The project fully supported a validated national M&E framework. It initially relied on a set of seven key indicators, explicitly tied to each of the three development objectives. Data collection instruments, frequency of reporting, and institutional responsibility for data collection and analysis were well defined. M&E specialists were to be deployed at the national and decentralized levels. Appropriate capacity building was included in planned project activities to correct existing weaknesses. However, there was a long gap between project approval and effectiveness, with the project becoming effective only in January 2008. As a result, baseline and target values had to be reset during implementation to take into account newly available data.

b. M&E Implementation:

M&E was implemented as planned. National M&E systems, with M&E specialists posted in departmental committees and focal points in all communal committees, are fully functional. As a result, the system is increasingly recognized by all donors, who are becoming less wedded to their own separate M&E arrangements (ICR, p. 21). The 2012 Second Generation Survey for STI and HIV/AIDS (ESDG) encountered difficulties related to the organization of data collection and analysis, calling the reliability of its results into question. It is not clear that this survey was ever validated. For this reason, the ICR was delayed by one year so that 2012 DHS data could be used to assess the project’s achievements. The ICR does not report that the vulnerability mapping of high-risk groups planned under Component 3 took place, and there were no indicators to measure knowledge or behavior change among high-risk groups other than female sex workers.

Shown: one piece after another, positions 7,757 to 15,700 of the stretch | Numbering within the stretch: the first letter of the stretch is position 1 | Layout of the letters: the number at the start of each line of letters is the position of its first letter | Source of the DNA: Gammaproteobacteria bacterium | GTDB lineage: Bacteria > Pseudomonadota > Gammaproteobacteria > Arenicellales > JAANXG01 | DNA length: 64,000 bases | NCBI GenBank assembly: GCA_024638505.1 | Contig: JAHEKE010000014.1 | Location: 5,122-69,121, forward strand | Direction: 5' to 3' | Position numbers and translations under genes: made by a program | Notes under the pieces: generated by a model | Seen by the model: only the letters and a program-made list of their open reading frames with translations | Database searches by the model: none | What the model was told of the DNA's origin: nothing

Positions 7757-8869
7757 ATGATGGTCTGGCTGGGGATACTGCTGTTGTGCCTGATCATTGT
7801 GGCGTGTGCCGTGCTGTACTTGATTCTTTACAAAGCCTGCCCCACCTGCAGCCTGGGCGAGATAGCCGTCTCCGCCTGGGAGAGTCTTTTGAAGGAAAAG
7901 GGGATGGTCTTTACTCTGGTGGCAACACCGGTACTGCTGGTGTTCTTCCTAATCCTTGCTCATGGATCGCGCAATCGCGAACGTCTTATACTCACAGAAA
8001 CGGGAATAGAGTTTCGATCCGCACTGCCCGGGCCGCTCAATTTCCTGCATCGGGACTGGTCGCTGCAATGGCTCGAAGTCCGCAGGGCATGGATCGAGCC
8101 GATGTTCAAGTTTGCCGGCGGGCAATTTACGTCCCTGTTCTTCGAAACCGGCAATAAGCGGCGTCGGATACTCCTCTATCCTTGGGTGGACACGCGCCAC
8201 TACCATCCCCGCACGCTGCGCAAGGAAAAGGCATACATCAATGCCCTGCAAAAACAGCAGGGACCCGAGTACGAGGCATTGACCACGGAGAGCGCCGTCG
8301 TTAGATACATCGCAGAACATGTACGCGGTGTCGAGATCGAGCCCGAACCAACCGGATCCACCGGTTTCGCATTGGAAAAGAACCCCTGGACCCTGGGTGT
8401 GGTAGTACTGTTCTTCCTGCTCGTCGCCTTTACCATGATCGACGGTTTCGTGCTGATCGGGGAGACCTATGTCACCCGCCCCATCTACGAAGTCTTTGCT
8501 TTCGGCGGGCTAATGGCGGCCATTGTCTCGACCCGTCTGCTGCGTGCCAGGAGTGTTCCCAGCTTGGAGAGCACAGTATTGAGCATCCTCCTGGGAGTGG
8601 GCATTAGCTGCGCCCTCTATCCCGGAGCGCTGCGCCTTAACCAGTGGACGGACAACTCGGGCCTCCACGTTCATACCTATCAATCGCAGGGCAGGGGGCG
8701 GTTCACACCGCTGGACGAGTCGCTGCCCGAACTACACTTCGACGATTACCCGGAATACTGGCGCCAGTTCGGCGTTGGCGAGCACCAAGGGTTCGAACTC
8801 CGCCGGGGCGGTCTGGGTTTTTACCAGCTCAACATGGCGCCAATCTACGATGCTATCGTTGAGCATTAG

a. M&E Utilization:

According to the ICR (p. 9), information collected by the M&E system was useful to project managers and the Bank team, providing real-time data allowing for changes in project proceeds and activities after the Mid-Term Review. Produced data induced an increased focus on more efficient interventions, such as those targeting high-risk groups. Routine data provided by the M&E system also showed the need to review and clarify indicators.

M&E Quality Rating: Modest

11. Other Issues:

a. Safeguards:

The project was Category B and triggered BP/OP 4.01, Environmental Assessment. An existing medical waste management plan was updated and used for this project. To mitigate risks associated with biomedical waste, the project provided incinerators, training documents, trainings, and workshops. No environmental issues occurred during implementation, and there was full compliance with safeguard policies.

b. Fiduciary Compliance:

Fiduciary: An independent financial management agency was contracted for the project. For audit purposes, an independent accredited auditing firm was contracted for the first two years. During implementation financial management complied with Bank policies. At the end of 2008, some minor weaknesses were noted in the organization of accounting tasks, and these were quickly addressed. In addition, some expenditures were deemed ineligible by an audit conducted in 2009 (for the 2008 fiscal year). US$ 28,000 that had been inappropriately spent on gasoline was subsequently refunded by the government. With this exception, audits were on time and unqualified.

Procurement: Procurement plans were regularly prepared by the PIU, and the hiring of a procurement specialist at the beginning of the project helped to successfully implement those plans. Each Bank supervision mission included a procurement specialist. Some procurement delays were generated by long waits for approvals by the National Agency for Public Procurement Control. This bottleneck was national rather than sectoral, with all Bank projects in all sectors facing procurement delays because of this agency.